FORTUNE -- The Federal Reserve's annual stress tests turned out to be more unpredictable, and less favorable for the banks, than predicted. That's good. Economic downturns are unpredictable, so the test should be too. Not that bank investors liked it. Even the shares of banks that passed the Fed's tests dropped on Thursday.
That's a reversal. In the past year, shares of financial firms have risen 26%, significantly more than the market as a whole. Much of that rise recently was based on the belief that banks would emerge from the stress tests with the okay from the Fed to return gobs of money to shareholders in the form of higher dividends and more share buybacks. Billionaire investor Warren Buffett has said that he finds the obsession with dividends and buybacks odd. Investors can get their money back whenever they want. All they have to do is sell.
But for the banks, not quite six years after the financial crisis, the ability to return capital to shareholders, rather than needing to hang onto it to protect their butts, was supposed to be another key sign that the nation's financial firms were safe investments again. Analysts predicted that the 30 largest banks would return a collective $75 billion to shareholders in the next year.
Instead, the stress test once again pointed out that the banks still aren't as healthy as some think. Keefe Bruyette & Woods, an investment bank that specializes in following financial firms, called the results of the test "below expectations."
The Fed approved just $55 billion in payouts. A good chunk of the miss was Citigroup (c), which was expected to hand out a little over $8 billion in dividends and buybacks. But Citi had its plan rejected. Two other banks, Bank of America (bac) and Goldman Sachs (gs), only passed the Fed's test after agreeing to cut back what they would pay out to shareholders. Even JPMorgan Chase (jpm), which passed both the first and the second parts of the stress test, ended up announcing it would devote nearly a billion less to dividends and share buybacks than most expected.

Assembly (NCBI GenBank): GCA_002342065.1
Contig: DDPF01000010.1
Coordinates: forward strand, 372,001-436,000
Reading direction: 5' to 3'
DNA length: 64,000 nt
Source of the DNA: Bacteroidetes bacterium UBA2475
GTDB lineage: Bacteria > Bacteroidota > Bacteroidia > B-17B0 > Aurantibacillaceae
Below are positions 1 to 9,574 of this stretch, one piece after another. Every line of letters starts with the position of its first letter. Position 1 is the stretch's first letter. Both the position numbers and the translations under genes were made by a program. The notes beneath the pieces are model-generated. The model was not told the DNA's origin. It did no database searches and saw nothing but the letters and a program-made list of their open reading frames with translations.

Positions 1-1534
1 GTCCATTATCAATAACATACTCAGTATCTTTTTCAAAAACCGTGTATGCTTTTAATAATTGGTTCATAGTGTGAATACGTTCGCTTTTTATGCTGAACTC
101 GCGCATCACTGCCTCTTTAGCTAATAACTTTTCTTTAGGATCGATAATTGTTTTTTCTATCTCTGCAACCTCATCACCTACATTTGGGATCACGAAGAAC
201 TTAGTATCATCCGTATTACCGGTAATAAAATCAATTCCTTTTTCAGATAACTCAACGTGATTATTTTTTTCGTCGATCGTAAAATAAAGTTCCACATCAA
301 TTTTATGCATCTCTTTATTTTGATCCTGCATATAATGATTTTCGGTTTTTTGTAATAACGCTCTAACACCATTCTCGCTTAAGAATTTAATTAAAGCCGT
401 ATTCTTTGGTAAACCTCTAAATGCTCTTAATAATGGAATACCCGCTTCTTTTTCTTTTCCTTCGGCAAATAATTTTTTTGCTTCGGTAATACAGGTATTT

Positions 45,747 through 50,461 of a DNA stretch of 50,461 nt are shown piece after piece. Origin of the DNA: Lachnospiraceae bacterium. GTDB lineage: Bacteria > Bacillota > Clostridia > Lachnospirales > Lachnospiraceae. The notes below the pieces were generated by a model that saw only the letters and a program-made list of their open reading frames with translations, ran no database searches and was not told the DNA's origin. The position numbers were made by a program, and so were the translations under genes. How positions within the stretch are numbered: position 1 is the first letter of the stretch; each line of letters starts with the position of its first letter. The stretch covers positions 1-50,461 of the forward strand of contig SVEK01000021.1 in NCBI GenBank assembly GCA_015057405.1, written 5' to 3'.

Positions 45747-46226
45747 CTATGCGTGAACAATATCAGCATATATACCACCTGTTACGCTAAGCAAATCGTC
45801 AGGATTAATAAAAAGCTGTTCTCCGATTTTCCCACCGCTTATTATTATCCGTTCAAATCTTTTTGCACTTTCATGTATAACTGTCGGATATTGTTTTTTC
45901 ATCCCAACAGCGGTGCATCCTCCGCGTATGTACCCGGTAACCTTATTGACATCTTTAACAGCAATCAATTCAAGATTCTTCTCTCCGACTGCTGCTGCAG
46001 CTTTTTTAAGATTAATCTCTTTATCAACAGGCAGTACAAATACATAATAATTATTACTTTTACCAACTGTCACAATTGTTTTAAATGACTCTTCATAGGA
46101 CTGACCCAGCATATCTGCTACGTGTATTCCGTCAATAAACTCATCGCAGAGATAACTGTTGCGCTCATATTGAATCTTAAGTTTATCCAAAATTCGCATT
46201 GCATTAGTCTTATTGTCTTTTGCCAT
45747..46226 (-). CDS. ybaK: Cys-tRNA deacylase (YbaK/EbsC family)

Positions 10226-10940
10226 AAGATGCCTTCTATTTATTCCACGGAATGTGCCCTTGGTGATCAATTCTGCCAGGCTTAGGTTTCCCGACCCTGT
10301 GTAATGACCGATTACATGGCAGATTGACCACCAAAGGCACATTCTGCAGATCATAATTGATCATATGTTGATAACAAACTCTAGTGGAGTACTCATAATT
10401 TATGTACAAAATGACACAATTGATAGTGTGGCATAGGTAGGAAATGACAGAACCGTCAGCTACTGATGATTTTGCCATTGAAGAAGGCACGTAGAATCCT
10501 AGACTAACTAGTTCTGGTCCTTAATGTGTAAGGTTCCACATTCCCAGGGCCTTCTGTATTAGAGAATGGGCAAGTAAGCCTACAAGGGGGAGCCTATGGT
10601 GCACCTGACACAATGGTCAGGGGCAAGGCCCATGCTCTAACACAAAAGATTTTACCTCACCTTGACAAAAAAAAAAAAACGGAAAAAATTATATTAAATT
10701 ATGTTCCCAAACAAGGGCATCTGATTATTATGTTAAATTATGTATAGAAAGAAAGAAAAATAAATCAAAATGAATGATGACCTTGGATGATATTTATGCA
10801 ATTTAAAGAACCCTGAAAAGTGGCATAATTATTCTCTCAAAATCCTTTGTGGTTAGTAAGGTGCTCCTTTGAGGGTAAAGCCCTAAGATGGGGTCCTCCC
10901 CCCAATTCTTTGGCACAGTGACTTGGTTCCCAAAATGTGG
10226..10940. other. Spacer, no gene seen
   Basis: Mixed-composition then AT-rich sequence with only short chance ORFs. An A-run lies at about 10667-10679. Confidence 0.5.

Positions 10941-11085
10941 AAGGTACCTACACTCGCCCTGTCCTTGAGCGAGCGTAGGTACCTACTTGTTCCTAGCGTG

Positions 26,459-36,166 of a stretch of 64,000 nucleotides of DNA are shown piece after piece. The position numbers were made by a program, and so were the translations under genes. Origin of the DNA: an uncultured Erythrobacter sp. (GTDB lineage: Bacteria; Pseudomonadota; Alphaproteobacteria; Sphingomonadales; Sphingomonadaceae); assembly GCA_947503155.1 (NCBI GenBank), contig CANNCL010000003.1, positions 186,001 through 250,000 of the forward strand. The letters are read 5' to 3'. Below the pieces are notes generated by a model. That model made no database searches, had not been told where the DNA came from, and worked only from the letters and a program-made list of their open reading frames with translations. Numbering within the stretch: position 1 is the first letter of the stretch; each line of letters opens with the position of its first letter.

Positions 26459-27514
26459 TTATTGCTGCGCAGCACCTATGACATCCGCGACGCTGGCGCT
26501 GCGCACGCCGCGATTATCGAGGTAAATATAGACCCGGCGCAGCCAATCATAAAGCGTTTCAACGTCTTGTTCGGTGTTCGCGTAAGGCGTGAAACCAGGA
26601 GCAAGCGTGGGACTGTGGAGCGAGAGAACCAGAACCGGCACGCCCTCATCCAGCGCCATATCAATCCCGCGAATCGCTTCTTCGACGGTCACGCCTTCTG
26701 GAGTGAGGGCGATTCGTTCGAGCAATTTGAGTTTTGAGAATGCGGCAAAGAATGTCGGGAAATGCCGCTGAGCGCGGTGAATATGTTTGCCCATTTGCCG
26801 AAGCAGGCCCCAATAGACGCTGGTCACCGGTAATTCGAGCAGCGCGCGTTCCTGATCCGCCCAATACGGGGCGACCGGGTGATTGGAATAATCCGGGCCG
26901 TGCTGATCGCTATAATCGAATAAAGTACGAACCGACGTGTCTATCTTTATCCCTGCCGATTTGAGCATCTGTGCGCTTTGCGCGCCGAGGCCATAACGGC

The Fed also predicted that the banks' legal troubles were far from over. As part of the stress tests, the Fed estimated that the nation's largest banks could pay another $150 billion covering legal fees and buying back soured mortgages over the next two years.
Then there are interest rates, which are likely to continue to rise in the next year. Higher interest rates could eventually be good news for the banks, but many predict initially they will cause trouble. Already, higher rates have significantly cut mortgage refinancing activity, which has been a big money maker for the banks in the past two years. Loan growth in general has remained slow. What's more, the Volcker Rule, which restricts the banks' trading operations, and other post-financial crisis regulations will officially go into effect later this year. That might further pinch profits.
At the same time, investors seem to be pricing a lot of growth into banks stocks. The shares of the nation's six largest banks have an average price-to-earnings of 15. Those same banks have $6.7 trillion in assets on which they earned an average return of 1.2% last year, or around $80 billion. To get to $92 billion, or 15% more, banks would have to get their return up to 1.4%, higher than it was before the financial crisis. The other option is that banks would have to do a lot more lending. Given the headwinds neither higher profitability nor more lending looks all that likely. In fact, you don't have to construct a stressful scenario for banks to disappoint investors in the next year. Analysts only expect earnings at the six biggest banks to reach $82 billion in 2014.
Bank stocks have been on a roll for a while. They may face a climb from here.